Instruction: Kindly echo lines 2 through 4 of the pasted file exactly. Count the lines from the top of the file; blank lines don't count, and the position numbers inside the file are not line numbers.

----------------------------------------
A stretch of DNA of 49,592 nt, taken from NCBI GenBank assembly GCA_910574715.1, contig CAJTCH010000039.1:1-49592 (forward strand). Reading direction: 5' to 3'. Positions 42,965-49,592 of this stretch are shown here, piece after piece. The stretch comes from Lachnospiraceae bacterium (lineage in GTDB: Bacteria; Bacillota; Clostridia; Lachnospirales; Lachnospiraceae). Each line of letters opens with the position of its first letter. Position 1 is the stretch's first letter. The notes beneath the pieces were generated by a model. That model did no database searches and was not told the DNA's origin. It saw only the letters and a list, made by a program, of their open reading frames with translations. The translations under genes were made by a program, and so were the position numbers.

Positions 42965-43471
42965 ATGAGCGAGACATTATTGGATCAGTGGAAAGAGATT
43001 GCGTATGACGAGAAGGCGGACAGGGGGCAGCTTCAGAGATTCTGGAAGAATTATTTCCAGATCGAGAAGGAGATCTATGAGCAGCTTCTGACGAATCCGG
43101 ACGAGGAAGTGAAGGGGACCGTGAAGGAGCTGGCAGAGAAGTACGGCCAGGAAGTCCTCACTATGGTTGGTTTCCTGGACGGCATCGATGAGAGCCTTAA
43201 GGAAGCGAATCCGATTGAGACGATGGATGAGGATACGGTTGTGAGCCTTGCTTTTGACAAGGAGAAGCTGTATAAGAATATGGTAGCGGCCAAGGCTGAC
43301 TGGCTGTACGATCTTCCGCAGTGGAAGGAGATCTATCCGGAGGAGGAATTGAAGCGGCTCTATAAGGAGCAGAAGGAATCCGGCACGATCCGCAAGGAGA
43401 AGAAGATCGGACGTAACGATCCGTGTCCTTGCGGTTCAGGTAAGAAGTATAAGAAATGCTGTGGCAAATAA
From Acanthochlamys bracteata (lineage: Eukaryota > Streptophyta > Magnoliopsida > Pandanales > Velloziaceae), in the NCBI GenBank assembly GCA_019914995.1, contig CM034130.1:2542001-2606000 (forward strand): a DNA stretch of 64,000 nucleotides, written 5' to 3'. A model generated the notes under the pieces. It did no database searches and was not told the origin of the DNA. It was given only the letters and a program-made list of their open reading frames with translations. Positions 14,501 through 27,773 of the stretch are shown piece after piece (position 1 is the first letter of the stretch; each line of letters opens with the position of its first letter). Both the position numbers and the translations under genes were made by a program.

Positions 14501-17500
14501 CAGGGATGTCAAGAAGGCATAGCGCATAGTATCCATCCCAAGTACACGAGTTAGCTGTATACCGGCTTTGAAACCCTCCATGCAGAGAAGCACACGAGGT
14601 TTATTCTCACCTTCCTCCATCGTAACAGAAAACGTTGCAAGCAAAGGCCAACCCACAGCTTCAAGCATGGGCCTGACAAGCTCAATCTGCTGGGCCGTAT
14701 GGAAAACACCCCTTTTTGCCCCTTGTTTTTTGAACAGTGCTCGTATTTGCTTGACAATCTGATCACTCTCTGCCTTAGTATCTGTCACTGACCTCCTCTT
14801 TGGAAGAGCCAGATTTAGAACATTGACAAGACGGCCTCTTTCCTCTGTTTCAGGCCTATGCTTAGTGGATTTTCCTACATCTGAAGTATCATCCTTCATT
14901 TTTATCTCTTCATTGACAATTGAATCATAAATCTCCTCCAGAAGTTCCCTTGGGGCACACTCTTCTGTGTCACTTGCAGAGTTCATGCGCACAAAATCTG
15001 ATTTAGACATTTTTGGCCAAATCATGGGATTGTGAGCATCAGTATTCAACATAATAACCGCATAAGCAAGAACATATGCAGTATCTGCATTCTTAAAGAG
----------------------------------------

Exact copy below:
Positions 42965-43471
42965 ATGAGCGAGACATTATTGGATCAGTGGAAAGAGATT
43001 GCGTATGACGAGAAGGCGGACAGGGGGCAGCTTCAGAGATTCTGGAAGAATTATTTCCAGATCGAGAAGGAGATCTATGAGCAGCTTCTGACGAATCCGG